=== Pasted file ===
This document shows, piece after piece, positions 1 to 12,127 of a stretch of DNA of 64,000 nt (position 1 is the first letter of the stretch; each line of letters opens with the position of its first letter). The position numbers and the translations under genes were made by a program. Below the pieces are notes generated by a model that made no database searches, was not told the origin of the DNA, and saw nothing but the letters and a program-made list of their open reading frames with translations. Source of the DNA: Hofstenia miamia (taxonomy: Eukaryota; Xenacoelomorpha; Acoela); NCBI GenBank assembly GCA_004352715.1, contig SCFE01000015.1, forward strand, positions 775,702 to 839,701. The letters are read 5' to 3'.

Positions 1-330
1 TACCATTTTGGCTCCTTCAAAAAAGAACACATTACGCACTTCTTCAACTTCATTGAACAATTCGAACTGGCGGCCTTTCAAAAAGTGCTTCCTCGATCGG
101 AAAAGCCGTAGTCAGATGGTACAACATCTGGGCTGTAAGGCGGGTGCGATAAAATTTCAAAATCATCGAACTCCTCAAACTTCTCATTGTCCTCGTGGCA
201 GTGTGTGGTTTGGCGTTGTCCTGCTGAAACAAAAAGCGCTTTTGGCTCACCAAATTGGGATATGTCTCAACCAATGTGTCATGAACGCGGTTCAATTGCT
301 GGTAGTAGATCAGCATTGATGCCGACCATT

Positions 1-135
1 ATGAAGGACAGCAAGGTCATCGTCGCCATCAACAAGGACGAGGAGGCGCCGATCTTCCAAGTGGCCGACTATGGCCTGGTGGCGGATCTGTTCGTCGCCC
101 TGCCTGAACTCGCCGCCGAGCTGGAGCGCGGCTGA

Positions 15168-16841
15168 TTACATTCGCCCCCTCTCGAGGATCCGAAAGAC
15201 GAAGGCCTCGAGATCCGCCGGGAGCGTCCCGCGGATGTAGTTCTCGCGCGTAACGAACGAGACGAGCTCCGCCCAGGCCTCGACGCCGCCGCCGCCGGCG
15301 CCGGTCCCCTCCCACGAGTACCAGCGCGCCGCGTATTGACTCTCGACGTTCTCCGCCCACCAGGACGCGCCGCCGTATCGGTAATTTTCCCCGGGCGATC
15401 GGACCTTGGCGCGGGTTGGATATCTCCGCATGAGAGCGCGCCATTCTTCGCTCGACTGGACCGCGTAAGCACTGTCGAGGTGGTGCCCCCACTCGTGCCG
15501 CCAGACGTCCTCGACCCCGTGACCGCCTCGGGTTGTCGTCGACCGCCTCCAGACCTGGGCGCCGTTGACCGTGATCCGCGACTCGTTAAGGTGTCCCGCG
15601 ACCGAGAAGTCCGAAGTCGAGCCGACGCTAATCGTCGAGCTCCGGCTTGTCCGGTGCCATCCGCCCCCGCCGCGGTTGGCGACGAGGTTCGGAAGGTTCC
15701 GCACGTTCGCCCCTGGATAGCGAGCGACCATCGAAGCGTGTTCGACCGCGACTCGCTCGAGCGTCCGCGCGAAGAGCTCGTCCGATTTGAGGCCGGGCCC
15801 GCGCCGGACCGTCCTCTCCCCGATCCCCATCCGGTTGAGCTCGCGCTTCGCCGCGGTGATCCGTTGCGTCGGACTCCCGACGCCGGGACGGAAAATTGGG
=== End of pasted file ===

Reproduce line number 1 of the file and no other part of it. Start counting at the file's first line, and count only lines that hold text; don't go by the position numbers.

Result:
This document shows, piece after piece, positions 1 to 12,127 of a stretch of DNA of 64,000 nt (position 1 is the first letter of the stretch; each line of letters opens with the position of its first letter). The position numbers and the translations under genes were made by a program. Below the pieces are notes generated by a model that made no database searches, was not told the origin of the DNA, and saw nothing but the letters and a program-made list of their open reading frames with translations. Source of the DNA: Hofstenia miamia (taxonomy: Eukaryota; Xenacoelomorpha; Acoela); NCBI GenBank assembly GCA_004352715.1, contig SCFE01000015.1, forward strand, positions 775,702 to 839,701. The letters are read 5' to 3'.